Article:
I'm in too but I don't know how often I'll have internet access from now on. I will tell you when I know. Right now I am in an internet cafe inside a military camp! I would never expect to find it here.

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Postby OCCASVS » 2007-02-05, 17:50

ego wrote:I'm in too

So am I :)
But I will post in the lesson thread later.
Today I've listened to all the files and read everything, but I should repeat everything, otherwise I won't remember anything.

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Postby ego » 2007-02-18, 10:41

Ι have no time unfortunatelly. I didn't expect army to be so demanding. All language activities must be postponed for at least 2 months :(

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Postby Benjamin » 2007-04-08, 17:12

When people say if you learn Gaelic and Irish at the same time, it will confuse you.

I don't care, I still learn Gaelic anyway.

Tha Gàidhlig gu math agam! 8)

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Postby nighean-neonach » 2007-04-09, 18:25

A bheil thu cinnteach? ^^
Writing poetry in: Scottish Gaelic, German, English.
Reading poetry in: Latin, Old Irish, French, Ancient Greek, Old Norse.
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Postby Benjamin » 2007-04-09, 19:03

nighean-neonach wrote:A bheil thu cinnteach? ^^


Táim cinnte!

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Postby DelBoy » 2007-04-09, 19:11

Benjamin wrote:
nighean-neonach wrote:A bheil thu cinnteach? ^^


Táim cinnte!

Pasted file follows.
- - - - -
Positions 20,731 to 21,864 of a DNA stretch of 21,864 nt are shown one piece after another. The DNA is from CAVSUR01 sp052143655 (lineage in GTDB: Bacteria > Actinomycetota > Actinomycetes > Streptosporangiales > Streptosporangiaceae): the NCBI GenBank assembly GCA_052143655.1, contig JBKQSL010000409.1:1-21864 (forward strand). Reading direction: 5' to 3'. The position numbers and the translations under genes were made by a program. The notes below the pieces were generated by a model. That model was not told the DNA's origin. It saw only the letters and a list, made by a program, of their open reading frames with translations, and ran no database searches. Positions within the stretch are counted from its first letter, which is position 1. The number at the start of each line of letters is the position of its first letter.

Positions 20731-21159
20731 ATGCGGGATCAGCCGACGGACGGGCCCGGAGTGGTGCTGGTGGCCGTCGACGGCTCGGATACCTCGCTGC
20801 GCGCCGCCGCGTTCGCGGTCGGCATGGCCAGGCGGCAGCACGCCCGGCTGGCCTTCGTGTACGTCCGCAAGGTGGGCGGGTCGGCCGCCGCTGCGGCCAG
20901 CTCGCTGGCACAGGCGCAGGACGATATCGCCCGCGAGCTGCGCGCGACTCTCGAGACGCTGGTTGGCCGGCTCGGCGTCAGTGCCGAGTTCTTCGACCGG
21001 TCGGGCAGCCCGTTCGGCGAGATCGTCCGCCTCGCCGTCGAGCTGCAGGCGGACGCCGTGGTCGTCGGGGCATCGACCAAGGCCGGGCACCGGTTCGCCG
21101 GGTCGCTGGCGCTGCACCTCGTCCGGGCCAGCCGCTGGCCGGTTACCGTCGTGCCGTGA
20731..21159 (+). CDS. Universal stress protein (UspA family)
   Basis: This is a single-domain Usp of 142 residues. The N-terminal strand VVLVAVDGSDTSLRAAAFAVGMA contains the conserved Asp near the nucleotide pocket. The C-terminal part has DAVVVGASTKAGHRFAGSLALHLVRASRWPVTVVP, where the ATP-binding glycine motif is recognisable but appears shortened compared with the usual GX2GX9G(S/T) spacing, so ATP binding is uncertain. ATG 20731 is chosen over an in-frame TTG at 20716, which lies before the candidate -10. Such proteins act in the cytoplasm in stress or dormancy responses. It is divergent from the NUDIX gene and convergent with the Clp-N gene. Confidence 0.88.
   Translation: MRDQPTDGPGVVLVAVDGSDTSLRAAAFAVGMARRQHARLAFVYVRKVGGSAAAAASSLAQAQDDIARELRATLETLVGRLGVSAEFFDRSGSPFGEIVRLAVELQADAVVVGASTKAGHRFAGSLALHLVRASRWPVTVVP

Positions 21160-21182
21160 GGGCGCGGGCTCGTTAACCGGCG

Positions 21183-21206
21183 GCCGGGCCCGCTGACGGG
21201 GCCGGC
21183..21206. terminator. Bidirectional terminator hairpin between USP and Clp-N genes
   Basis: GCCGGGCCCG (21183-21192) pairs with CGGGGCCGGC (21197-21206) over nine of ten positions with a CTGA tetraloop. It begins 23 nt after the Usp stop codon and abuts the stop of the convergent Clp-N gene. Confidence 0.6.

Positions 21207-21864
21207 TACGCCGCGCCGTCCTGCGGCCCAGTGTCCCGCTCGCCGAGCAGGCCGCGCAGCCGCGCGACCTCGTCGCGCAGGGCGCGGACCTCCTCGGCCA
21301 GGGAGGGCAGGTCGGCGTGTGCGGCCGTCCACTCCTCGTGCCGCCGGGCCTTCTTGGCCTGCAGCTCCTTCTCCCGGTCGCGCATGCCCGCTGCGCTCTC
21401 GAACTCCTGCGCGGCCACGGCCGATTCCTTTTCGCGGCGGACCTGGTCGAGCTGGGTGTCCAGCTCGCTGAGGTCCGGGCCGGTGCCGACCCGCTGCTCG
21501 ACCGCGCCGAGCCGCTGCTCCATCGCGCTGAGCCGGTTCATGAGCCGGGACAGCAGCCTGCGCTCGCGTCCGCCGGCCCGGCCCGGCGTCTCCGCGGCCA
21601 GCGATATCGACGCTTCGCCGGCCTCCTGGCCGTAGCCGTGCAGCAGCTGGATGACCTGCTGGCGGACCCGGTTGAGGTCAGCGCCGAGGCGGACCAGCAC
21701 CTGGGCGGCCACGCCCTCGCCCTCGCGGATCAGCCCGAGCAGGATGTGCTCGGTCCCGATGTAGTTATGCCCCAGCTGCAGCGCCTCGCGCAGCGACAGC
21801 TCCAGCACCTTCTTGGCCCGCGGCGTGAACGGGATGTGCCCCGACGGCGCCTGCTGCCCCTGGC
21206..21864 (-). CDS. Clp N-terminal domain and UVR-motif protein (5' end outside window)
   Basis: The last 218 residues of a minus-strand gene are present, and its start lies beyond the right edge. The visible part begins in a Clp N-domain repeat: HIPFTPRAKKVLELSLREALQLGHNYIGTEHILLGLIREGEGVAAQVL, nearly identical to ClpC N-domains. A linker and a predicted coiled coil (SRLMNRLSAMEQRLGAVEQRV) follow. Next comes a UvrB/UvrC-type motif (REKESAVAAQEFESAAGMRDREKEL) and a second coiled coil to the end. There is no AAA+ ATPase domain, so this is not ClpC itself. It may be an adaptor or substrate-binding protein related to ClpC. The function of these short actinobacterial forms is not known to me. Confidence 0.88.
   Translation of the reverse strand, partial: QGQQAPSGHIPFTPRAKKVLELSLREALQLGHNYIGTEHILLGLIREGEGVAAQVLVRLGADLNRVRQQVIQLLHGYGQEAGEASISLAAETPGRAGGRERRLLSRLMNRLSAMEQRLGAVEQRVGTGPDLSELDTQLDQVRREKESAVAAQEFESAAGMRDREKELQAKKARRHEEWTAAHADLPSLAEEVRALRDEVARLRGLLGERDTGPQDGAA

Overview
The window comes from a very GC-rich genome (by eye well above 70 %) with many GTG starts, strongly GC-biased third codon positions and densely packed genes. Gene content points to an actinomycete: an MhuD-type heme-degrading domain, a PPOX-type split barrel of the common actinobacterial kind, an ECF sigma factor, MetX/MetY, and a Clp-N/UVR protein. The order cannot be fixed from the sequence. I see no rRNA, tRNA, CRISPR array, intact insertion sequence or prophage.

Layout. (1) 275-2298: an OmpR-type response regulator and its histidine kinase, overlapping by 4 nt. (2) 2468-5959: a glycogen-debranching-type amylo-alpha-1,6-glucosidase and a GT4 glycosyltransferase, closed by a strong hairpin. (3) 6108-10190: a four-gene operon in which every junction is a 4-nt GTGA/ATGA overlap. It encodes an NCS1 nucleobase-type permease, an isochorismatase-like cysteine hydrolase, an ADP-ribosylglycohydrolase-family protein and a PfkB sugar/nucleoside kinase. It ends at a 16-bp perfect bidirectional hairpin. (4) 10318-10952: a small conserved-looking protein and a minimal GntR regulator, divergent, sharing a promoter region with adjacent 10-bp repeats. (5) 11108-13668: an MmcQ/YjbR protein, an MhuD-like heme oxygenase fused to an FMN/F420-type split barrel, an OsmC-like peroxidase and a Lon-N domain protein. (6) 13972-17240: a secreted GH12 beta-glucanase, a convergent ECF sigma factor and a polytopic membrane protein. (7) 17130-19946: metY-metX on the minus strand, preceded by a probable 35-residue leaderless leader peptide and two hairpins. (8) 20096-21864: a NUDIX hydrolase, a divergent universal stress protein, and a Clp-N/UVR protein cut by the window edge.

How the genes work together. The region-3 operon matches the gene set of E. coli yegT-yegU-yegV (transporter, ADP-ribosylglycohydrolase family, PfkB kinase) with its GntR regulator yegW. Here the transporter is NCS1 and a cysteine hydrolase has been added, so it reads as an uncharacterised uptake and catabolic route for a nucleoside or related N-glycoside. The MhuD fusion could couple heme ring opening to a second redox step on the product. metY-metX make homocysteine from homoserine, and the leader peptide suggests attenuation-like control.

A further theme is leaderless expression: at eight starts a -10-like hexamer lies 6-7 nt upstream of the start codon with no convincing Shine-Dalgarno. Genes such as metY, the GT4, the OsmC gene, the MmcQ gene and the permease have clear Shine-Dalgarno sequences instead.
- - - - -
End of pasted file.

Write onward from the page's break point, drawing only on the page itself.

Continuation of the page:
Chan eil mi!

I would guess:
'tha Gàidhlig mhath agam' :?:
The British Isles are awesome - I know, I live there - but Ireland is not a part of them. K thnx bai!

Labharfainn níos mó faoi, dá dtuigfinn an bhrí...

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Postby nighean-neonach » 2007-04-10, 12:47

...and then, most people wouldn't say it like that. I'd probably say: "Tha mo chuid Ghàidhlig math / ceart gu leòr" etc.

Agus cha chanainn-sa idir gu bheil mi math air cànan air choireigin mura bhithinn ga bhruidhinn gu tric - dha-rìribh, chan ann air an eadar-lìon a-mhàin ;)
Writing poetry in: Scottish Gaelic, German, English.
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Listening to people talking in the shop in: Icelandic, Greenlandic, Finnish.

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Postby JR » 2007-07-26, 22:44

I'm looking for some help translating a simple phrase into Scottish Gaelic. I need the phrase "strength, love and family" into Scottish Gaelic. Can somebody help me please?!

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Postby Bjarn » 2007-11-16, 3:47

Daniel wrote:DelBoy is right there, it is "Tha Gàidhlig mhath agam", since "Gàidhlig" is feminine. :wink:


What word would you use for a masculine noun? :oops:
And is it just me, or have I seen someone ask about a translation for that phrase already?
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Språk är en tråd genom tidens flod...
Bruidhinn rium sa' Ghàidhlig!
Un homme qui parle trois langues est trilingue.
Un homme qui parle deux langues est bilingue.
Un homme qui ne parle qu'une langue est anglais.

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Postby neoni » 2007-11-16, 16:03

Bjarn wrote:
Daniel wrote:DelBoy is right there, it is "Tha Gàidhlig mhath agam", since "Gàidhlig" is feminine. :wink:


What word would you use for a masculine noun? :oops:
And is it just me, or have I seen someone ask about a translation for that phrase already?


"Tha càr math agam"

cuir h ann, nuair a tha am facal boireanta (uaireanan..)
when the noun is feminine you lenite it